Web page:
• in RStudio, connect to the database: con=dbConnect(MySQL(),user='root',password='f1',host='db',port=3306,dbname='f1db')
• in RStudio, run a test query: dbQuery(con,'SHOW TABLES');

I guess what I need to do now is pull the various bits into another script to make it a one-liner, perhaps with a few switches? For example, to create the database if it doesn’t exist, to download the ergast database file automatically, to populate the database for the first time, or update it with a more recent copy of the database, to fire up both containers and make sure they are appropriately linked etc. This would dramatically simplify things for use in the context of the Wrangling F1 Data With R book, for example. (If you beat me to it, please post details in the comments below.)

PS Hmm…. seems I get a UTF-8 encoding issue:

Not sure if this is with the database, or the RMySQL connector? Anyone got any ideas of a fix?

Ah ha – sort of via SO:

Running dbGetQuery(con,'SET NAMES utf8;') before querying seems to do the trick…

# Calculating Churn in Seasonal Leagues

One of the things I wanted to explore in the production of the Wrangling F1 Data With R book was the extent to which I could draw on published academic papers for inspiration in exploring the the various results and timing datasets.

In a chapter published earlier this week, I explored the notion of churn, as described in Mizak, D, Neral, J & Stair, A (2007) The adjusted churn: an index of competitive balance for sports leagues based on changes in team standings over time. Economics Bulletin, Vol. 26, No. 3 pp. 1-7, and further appropriated by Berkowitz, J. P., Depken, C. A., & Wilson, D. P. (2011). When going in circles is going backward: Outcome uncertainty in NASCAR. Journal of Sports Economics, 12(3), 253-283.

In a competitive league, churn is defined as:

$C_t = \frac{\sum_{i=1}^{N}\left|f_{i,t} - f_{i,t-1}\right|}{N}$

where $C_t$ is the churn in team standings for year $t$, $\left|f_{i,t} - f_{i,t-1}\right|$ is the absolute value of the $i$-th team’s change in finishing position going from season $t-1$ to season $t$, and $N$ is the number of teams.

The adjusted churn is defined as an indicator with the range 0..1 by dividing the churn, $C_t$, by the maximum churn, $C_max$. The value of the maximum churn depends on whether there is an even or odd number of competitors:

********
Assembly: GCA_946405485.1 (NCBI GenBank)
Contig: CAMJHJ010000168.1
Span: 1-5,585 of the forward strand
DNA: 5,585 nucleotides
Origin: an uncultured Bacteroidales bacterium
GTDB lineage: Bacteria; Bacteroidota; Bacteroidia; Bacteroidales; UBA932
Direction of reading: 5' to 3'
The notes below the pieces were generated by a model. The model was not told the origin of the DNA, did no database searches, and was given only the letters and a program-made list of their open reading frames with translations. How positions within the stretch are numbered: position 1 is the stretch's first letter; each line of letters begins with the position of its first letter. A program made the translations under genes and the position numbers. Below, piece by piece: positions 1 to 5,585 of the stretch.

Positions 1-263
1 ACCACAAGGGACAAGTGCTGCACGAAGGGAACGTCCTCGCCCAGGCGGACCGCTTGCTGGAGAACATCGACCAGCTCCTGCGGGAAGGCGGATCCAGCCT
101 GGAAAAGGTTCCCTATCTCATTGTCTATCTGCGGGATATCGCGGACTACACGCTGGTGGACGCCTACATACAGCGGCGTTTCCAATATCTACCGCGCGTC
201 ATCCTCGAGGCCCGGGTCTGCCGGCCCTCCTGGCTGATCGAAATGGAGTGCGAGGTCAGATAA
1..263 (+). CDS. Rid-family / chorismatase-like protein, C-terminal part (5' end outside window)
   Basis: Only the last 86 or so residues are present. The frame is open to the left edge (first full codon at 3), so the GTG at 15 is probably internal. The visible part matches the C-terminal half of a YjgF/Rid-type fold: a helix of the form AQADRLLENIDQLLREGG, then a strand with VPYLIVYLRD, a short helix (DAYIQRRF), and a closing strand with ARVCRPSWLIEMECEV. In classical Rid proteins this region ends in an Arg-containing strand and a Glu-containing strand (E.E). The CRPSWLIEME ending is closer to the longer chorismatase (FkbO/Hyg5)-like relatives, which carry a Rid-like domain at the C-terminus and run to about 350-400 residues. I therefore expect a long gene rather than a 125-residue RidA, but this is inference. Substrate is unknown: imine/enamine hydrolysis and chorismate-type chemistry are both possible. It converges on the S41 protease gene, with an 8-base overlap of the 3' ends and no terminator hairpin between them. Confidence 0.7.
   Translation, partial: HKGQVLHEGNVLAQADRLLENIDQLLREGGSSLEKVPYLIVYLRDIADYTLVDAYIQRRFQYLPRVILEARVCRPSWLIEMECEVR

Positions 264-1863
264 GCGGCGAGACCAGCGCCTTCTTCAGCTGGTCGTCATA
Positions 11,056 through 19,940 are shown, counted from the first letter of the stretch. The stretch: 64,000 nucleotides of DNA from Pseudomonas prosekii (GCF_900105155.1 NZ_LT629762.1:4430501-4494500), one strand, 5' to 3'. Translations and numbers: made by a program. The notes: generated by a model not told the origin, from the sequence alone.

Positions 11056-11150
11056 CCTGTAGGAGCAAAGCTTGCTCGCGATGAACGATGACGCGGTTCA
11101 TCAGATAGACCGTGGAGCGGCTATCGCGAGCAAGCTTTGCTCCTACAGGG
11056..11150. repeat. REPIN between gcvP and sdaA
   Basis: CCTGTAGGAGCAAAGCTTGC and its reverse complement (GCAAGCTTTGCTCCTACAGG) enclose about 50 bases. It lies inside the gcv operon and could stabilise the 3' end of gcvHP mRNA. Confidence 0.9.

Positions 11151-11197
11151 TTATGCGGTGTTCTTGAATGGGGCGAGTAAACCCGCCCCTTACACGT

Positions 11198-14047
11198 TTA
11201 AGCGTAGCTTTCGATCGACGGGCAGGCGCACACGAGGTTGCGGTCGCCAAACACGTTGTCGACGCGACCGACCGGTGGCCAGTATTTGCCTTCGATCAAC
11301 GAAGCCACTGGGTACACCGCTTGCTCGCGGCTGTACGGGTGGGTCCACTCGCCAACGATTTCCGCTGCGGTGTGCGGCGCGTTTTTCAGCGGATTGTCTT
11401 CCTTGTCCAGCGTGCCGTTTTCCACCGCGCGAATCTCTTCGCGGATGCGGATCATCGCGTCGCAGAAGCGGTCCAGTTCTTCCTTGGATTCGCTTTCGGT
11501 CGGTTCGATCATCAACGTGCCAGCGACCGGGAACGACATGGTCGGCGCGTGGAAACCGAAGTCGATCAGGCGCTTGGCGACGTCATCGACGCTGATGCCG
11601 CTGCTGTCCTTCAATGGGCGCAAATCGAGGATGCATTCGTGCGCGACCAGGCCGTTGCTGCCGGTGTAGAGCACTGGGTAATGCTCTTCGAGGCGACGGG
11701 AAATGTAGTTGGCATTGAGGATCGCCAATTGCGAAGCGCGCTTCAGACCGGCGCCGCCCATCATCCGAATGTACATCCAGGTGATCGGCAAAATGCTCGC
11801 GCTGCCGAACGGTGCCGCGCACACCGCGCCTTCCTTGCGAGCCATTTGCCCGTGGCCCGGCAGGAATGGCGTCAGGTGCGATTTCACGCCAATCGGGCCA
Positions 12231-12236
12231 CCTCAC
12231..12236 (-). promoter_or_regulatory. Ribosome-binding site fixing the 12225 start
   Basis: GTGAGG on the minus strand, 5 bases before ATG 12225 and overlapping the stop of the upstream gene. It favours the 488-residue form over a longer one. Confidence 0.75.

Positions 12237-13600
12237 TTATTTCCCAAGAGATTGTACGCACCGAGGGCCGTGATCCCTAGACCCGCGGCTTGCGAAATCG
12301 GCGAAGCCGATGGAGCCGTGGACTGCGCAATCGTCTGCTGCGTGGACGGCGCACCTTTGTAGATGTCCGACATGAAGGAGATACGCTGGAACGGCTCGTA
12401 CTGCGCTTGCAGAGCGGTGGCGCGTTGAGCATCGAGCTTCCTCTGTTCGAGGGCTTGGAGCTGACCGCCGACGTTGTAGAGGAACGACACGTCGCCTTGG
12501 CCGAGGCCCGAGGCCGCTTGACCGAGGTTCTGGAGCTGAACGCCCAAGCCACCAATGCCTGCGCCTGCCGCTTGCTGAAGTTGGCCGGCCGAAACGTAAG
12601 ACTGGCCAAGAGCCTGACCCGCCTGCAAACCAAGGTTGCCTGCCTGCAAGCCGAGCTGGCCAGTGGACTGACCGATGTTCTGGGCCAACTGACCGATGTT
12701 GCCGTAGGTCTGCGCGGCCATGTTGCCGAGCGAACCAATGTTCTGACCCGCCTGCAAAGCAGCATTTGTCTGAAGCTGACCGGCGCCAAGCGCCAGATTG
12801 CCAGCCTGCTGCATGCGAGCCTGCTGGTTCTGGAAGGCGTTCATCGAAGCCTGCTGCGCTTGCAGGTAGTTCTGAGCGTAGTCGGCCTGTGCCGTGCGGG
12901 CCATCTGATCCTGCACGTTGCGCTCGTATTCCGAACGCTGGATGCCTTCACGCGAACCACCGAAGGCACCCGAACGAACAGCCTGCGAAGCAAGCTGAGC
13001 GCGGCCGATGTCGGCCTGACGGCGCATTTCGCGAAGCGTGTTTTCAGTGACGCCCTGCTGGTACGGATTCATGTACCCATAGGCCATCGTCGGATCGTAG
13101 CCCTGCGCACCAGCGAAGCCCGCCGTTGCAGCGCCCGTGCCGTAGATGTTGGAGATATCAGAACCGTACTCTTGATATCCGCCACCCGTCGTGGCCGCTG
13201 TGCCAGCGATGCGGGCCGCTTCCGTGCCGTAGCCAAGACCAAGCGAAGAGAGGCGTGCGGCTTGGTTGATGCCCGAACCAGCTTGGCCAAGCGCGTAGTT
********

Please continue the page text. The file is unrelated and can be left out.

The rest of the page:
$C_{max} = N/2 \text{, for even N}$

$C_{max} = (N^2 - 1) / 2N \text{, for odd N}$

Berkowitz et al. reconsidered churn as applied to an individual NASCAR race (that is, at the event level). In this case, $f_{i,t}$ is the position of driver $i$ at the end of race $t$, $f_{i,t-1}$ is the starting position of driver $i$ at the beginning of that race (that is, race $t$) and $N$ is the number of drivers participating in the race. Once again, the authors recognise the utility of normalising the churn value to give an *adjusted churn* in the range 0..1 by dividing through by the maximum churn value.

Using these models, I created churn function of the form:

is.even = function(x) x %% 2 == 0
churnmax=function(N)
if (is.even(N)) return(N/2) else return(((N*N)-1)/(2*N))

churn=function(d) sum(d)/length(d)
adjchurn = function(d) churn(d)/churnmax(length(d))

and then used it to explore churn in a variety of contexts:

• comparing grid positions vs race classifications across a season (cf. Berkowitz et al.)
• churn in Drivers’ Championship standings over several seasons (cf. Mizak et al.)
• churn in Constructors’ Championship standings over several seasons (cf. Mizak et al.)

For example, in the first case, we can process data from the ergast database as follows:

library(DBI)
ergastdb = dbConnect(RSQLite::SQLite(), './ergastdb13.sqlite')

q=paste('SELECT round, name, driverRef, code, grid,
position, positionText, positionOrder
FROM results rs JOIN drivers d JOIN races r
ON rs.driverId=d.driverId AND rs.raceId=r.raceId
WHERE r.year=2013',sep='')
results=dbGetQuery(ergastdb,q)

library(plyr)